In Vienna from the 16th to the 17th of April the UN will hold a half time evaluation meeting of the 1998 UN General Assembly special session on narcotic drugs. The session of 1998 set the aim of a world without illicit drugs by 2008 which should be accomplished mainly through further criminalisation and harder penalties. This and other UN resolutions on the matter reinforces policies of strict control and has greatly limited the possibilities for the member states to develop and use alternative ways in dealing with problems associated with drug consumption.
While many of the member states have substantially sharpened their legislation on the use of drugs during the last ten years there has not been a corresponding decline in the consumption. On the contrary we have little evidence of the effectiveness of the tougher laws that are now in force; there has been an increase in the use of both the so called soft drugs such as cannabis and the number of people heavily addicted to hard drugs. Policies which foremost concentrate on punishing and not helping people with drug problems have more often than not the effect of stigmatising and excluding them from society with human tragedy as consequence.
The policies used so far have also had a tendency to focus on certain expressions of youth culture for which the rave culture is the clearest example. Moral indignation over “incomprehensible” youth activities has lead to numerous mass arrests and forced urine control of people participating in raves or events with the “wrong” kind of music for example techno, house and reggae. Individuals, mostly young, are subject to the suspicion of using drugs the moment they choose which kind of music they like to go and listen to. Consequently their civil rights get trampled when they from the society’s perspective find themselves in the wrong place in the wrong time. It is not acceptable in a modern society that prejudice and ignorance about a social phenomenon should decide how a person would be treated by the law enforcement. A continuation of such practices will not lessen the use of drugs by young people but only reinforce young people’s disbelief in institutions, which may make it even harder to reach them with accurate information. The statistics tells us that in spite of more and more repressive measures there has been a dramatic increase in the percentage of young people that have tried drugs since the beginning of the 90’s.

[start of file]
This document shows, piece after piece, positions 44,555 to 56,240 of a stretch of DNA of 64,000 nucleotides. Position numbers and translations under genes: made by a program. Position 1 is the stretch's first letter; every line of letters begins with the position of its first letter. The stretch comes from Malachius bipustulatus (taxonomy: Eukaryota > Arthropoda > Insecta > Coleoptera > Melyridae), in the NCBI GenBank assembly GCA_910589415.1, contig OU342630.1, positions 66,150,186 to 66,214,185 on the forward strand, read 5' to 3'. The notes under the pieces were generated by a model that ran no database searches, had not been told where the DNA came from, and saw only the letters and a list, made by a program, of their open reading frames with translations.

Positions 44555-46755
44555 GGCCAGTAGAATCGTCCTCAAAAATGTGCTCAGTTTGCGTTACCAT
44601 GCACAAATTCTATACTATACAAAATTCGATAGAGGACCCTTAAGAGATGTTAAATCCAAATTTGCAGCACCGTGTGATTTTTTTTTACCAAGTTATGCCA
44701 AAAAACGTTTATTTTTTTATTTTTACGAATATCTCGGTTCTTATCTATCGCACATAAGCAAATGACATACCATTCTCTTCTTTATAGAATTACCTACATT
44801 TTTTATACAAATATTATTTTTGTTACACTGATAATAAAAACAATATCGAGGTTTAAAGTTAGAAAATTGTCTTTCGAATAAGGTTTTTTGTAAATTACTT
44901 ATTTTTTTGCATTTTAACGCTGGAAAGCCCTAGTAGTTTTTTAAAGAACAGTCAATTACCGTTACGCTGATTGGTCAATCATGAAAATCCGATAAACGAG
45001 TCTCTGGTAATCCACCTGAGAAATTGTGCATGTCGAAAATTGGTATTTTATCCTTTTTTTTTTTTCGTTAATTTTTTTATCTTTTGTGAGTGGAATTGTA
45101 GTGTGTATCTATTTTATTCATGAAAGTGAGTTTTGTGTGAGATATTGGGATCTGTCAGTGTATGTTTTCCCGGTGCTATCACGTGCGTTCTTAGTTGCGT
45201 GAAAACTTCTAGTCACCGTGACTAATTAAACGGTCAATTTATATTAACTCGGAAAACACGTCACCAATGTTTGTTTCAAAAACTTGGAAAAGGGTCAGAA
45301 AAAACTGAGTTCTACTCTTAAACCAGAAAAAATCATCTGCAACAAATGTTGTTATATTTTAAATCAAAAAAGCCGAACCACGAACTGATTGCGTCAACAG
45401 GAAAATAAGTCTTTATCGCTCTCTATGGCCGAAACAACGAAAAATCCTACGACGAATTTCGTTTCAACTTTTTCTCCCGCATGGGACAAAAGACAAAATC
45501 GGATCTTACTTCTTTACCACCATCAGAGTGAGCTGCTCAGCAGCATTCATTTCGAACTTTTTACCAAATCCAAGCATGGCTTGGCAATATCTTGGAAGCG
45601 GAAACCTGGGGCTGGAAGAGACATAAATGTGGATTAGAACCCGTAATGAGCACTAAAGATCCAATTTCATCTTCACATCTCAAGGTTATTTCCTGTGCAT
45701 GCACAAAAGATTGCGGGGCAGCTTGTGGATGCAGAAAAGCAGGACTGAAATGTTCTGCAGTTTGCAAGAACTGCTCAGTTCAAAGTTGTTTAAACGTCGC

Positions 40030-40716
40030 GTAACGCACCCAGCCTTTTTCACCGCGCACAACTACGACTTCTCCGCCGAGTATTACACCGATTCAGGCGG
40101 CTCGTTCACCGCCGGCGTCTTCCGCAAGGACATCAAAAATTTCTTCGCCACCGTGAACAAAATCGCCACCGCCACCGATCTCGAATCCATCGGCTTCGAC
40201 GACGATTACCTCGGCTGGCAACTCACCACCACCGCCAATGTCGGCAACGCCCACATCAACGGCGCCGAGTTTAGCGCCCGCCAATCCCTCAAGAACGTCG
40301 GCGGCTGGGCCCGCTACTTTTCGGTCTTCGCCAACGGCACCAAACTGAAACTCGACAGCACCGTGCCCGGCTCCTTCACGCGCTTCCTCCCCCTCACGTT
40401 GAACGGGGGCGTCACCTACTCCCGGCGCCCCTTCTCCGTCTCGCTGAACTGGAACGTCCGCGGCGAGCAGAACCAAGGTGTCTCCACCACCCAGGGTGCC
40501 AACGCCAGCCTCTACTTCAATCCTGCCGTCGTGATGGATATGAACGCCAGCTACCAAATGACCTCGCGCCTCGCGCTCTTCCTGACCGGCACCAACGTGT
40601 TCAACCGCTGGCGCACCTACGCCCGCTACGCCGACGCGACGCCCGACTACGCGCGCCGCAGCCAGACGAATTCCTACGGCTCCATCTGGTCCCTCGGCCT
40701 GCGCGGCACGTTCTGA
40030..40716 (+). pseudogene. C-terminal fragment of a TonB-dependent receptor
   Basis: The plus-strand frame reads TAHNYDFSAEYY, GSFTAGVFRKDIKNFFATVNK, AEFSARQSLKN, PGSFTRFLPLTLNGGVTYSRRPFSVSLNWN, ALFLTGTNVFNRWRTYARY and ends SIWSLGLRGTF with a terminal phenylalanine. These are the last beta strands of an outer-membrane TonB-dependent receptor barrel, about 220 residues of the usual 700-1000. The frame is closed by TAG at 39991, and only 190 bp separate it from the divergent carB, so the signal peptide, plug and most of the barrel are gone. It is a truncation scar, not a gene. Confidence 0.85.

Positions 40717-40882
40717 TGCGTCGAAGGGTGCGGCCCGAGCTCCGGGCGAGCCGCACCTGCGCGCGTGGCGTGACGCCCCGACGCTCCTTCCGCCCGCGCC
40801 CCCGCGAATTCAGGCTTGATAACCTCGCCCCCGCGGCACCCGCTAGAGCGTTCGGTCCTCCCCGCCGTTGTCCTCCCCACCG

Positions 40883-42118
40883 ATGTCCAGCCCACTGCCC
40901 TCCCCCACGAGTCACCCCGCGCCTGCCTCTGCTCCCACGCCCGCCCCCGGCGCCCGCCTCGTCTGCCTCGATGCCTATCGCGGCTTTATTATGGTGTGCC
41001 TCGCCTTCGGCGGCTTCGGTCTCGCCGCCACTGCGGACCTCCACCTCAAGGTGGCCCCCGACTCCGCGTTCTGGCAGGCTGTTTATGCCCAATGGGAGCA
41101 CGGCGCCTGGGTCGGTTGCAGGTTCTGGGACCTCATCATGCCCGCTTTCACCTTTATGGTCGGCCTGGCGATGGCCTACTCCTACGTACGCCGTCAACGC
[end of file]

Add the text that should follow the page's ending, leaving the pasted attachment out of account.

The FYEG believes there are alternatives to further criminalisation and tougher control of individual users. During the Vienna meeting we want our governments the EU and the UN to consider the following points:
- The UN and the EU should not work for more criminalisation but explore alternative and not necessarily repressive measures guided by rationality and care for those effected.
- Harm reduction, such as programs for syringe exchange that both reduces the spread of diseases (HIV, Hepatitis) and create a way for social and health services to get in contact with individual drug users, should be considered acceptable.
- Legislation and law enforcement should focus on major suppliers of illegal narcotics such as smuggling cartels rather than individual victims or users.
Open debate on drug use and exchanges in ways of which to deal with associated societal problems should be encouraged and seen as an important mean to work together and in the same time give sufficient space for local solutions.